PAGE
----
Global oil refiners have upgraded processing subsidiaries and standardized operations to raise production of low-sulfur residual fuels and marine gas oil to prepare for more stringent transport gas standards that started on January 1.
The delivery trade consumes around 4 million barrels per day (BPD) of marine bunker fuels, and the rule adjustments will affect over 50,000 merchant ships across the world, opening a big new market for fuel producers.
Chinese marine fuel suppliers have inked short-term deals to purchase very low-sulfur fuel oil from firms like oil giant Shell, Germany’s Uniper, and U.S. commodities dealer Freepoint.
SK Chemicals has begun tests on mixing its biodiesel with petroleum-based fuels to develop low-sulfur marine oil.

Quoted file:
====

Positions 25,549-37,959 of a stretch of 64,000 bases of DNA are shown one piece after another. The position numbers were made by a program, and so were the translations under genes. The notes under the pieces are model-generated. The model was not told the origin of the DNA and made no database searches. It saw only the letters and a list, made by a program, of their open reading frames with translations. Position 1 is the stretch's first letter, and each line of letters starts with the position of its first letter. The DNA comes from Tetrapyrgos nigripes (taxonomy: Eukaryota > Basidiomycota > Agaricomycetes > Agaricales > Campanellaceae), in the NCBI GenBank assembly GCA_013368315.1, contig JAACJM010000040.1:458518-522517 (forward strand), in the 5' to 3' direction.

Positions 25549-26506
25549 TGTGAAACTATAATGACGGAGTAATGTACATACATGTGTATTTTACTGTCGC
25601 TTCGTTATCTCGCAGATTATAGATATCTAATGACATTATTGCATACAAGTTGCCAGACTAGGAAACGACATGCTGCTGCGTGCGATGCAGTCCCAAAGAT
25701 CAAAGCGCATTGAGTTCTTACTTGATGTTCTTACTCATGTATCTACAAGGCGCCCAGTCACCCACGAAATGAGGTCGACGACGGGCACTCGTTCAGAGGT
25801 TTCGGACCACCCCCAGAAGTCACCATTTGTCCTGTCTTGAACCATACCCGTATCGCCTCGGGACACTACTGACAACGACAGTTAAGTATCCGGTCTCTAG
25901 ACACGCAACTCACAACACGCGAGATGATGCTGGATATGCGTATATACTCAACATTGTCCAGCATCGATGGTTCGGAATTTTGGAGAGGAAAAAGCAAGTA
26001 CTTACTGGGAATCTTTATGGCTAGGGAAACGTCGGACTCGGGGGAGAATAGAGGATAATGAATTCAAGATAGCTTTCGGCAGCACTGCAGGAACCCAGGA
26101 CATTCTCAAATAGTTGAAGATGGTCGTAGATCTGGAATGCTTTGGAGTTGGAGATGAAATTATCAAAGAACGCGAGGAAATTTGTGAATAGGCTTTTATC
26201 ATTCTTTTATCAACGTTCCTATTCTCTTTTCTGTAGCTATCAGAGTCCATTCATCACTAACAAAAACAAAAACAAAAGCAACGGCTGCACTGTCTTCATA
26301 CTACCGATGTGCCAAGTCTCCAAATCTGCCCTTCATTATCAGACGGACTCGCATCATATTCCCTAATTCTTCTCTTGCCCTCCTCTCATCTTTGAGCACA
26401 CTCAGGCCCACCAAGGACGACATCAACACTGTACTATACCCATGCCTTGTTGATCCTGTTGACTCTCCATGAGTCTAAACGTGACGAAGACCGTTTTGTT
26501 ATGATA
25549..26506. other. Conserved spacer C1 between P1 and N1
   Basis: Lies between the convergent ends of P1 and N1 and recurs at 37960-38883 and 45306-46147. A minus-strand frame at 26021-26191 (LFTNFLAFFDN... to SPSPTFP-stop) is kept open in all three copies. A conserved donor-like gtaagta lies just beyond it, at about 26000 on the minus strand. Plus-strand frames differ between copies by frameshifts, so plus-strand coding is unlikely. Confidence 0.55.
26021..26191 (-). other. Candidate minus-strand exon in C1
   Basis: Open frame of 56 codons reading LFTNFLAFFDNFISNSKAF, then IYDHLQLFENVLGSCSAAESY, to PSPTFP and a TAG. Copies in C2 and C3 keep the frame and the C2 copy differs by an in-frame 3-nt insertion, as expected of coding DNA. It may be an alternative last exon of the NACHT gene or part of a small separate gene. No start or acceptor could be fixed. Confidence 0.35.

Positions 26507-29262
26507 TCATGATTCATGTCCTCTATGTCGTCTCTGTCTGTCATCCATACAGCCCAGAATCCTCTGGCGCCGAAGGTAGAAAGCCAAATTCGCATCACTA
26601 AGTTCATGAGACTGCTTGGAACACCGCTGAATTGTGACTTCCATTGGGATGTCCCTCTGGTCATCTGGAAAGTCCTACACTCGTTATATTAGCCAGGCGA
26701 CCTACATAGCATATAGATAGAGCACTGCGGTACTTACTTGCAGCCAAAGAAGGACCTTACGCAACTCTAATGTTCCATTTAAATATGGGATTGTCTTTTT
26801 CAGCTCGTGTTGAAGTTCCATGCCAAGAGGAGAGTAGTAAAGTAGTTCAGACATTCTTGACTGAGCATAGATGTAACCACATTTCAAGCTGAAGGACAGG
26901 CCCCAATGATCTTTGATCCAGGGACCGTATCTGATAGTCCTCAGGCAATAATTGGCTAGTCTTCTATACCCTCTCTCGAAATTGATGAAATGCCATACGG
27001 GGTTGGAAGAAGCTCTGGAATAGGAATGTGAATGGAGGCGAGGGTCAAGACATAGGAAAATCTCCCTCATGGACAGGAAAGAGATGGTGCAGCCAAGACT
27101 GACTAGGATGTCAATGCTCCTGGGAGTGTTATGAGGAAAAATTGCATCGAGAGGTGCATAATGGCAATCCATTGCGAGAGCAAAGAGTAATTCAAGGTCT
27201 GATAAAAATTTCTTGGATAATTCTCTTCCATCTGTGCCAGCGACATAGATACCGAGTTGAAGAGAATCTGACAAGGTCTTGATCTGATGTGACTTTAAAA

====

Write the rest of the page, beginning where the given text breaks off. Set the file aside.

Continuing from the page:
At SK Energy’s biggest refinery in South Korea, engineers are rushing to complete a new processing unit ahead of plan.
Sales of low-sulfur marine fuel in the Singapore bunkering center surged to an all-time high of 2.076 million tonnes in November 2019, over double the previous file, authorities data showed.
Shell loaded its first LSFO baggage from its Pulau Bukom refinery in September 2019, and Singapore Refining Company supplied its first VLSFO freight in October.
Vitol is developing a 30,000 BPD crude distillation unit (CDU) in Malaysia to produce LSFO starting in May 2020, and IRPC Pcl stated it would produce 52,000 tonnes of VLSFO in November.
Uniper Energy DMCC runs two CDUs in Fujairah that yearly produce 3.6 million tonnes of VLSFO, along with 0.1% sulfur gasoline utilized in regional Emission Control Areas.
Most U.S. Gulf Coast refiners are capable of process heavy crudes used to make IMO-compliant marine fuels. They have invested heavily this year renovating distillation units and cokers to process cheaper heavy grades.